In a sense, inheriting the psychedelic jokes of the 1960s (Richard Lester’s How I Won the War comes to mind first of all), as well as the parodic impudence of Monty Python or even the American Mel Brooks (who in the early 1980s , recall, appeared its own "World History, Part I"), "Blackadder" endowed its historical anecdotes with the charm of a truly British defeat. No one in the world knows how to smile with such charm at their fiasco, destroying and at the same time strengthening historical and cultural myths about themselves in their minds. In every joke, as you know, there is a share of bitter truth, in every feat - something from a slapstick. But deadly seriousness is hardly compatible with a good memory.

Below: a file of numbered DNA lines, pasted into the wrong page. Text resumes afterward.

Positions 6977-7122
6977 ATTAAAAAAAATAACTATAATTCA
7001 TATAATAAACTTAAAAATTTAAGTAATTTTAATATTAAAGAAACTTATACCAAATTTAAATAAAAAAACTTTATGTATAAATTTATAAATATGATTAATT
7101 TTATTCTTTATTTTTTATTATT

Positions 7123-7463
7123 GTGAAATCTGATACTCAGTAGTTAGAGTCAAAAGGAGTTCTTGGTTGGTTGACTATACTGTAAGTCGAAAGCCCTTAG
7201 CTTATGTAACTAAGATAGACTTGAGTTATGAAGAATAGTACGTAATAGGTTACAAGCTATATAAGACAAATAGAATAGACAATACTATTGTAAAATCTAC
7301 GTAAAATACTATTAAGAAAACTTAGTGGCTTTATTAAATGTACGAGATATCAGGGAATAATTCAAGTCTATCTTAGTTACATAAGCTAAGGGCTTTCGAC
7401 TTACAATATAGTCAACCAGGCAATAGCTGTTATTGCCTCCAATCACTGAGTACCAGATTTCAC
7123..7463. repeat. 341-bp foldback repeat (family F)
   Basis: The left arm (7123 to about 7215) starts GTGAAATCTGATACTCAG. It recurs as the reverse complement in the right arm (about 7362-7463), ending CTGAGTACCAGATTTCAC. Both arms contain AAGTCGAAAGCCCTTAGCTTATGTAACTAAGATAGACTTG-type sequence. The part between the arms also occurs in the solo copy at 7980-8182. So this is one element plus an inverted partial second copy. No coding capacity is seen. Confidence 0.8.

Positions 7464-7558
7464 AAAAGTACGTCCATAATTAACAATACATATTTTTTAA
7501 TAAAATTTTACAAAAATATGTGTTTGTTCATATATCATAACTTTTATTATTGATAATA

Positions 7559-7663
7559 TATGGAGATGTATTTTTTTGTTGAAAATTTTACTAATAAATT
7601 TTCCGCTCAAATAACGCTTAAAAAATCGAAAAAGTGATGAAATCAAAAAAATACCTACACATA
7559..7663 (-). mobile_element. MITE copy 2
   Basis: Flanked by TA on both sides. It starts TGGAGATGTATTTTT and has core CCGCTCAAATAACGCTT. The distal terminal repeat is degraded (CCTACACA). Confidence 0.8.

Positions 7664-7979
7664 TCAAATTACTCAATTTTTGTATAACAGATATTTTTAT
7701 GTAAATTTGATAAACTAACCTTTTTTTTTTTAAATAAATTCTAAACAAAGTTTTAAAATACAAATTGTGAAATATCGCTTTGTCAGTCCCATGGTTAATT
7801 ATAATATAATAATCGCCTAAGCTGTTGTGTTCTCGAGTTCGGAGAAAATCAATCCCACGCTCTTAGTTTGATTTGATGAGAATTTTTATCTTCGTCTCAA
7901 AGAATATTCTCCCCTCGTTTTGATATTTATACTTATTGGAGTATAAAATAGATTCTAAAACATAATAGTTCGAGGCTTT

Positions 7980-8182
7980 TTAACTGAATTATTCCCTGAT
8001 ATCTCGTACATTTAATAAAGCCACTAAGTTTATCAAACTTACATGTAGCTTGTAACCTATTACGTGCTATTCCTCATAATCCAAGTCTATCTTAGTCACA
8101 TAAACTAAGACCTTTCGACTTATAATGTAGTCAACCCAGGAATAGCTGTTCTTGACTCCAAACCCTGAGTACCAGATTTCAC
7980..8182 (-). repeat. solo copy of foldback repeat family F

Alas, in Russia while its "Blackadder" is hardly possible. At least in the mass cinema segment. This is confirmed, for example, by the humiliating ratings of parodies by Marius Weisberg - “Hitler Kaput!” and Rzhevsky against Napoleon. In the last ten years ago, Vladimir Zelensky, scary to say, played the French emperor, who fell in love with Pavel Derevyanko. (I want to exclaim: if you don't joke about history, it will joke about you!) The point, of course, is not the quality of the films mentioned. Whatever, mediocre works, but no worse and no better than the revisionist historical blockbusters of Channel One. It seems that the very light form and intonation is still impossible. We already have our own Russian ansteds, sincerely and in pictures telling about the greatness of bygone times. We need to wait a little longer - their readers will also grow up. In the irony directed to the past, there is nothing wrong. Judging by the British experience, it helps to survive historical cataclysms in the present quite well (the 1980s were a turbulent time for yesterday's empire). It seems that today the lessons of loving, but imposing handling of a large historical narrative, which Blackadder gives its viewer, can become truly invaluable for us.